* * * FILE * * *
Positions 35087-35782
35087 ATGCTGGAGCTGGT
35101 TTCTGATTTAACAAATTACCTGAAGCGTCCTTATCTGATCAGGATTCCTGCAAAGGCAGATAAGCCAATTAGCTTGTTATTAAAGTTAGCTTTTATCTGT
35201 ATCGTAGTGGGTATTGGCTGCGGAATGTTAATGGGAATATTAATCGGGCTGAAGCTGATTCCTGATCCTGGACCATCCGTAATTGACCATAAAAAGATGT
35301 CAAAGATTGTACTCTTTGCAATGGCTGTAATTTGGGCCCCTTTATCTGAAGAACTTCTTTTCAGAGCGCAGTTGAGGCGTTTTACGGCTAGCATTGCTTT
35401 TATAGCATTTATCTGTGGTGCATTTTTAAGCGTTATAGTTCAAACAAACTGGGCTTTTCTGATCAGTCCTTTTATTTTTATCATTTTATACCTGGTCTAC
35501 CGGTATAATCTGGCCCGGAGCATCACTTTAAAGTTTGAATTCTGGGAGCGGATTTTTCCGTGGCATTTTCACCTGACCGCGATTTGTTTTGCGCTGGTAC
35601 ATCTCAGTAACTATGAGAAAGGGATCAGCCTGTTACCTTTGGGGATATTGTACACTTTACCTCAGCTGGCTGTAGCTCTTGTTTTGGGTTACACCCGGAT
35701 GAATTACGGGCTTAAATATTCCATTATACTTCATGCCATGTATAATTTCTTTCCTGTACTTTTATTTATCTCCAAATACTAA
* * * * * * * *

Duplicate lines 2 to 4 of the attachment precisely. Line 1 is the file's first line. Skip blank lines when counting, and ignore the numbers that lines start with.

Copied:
35087 ATGCTGGAGCTGGT
35101 TTCTGATTTAACAAATTACCTGAAGCGTCCTTATCTGATCAGGATTCCTGCAAAGGCAGATAAGCCAATTAGCTTGTTATTAAAGTTAGCTTTTATCTGT
35201 ATCGTAGTGGGTATTGGCTGCGGAATGTTAATGGGAATATTAATCGGGCTGAAGCTGATTCCTGATCCTGGACCATCCGTAATTGACCATAAAAAGATGT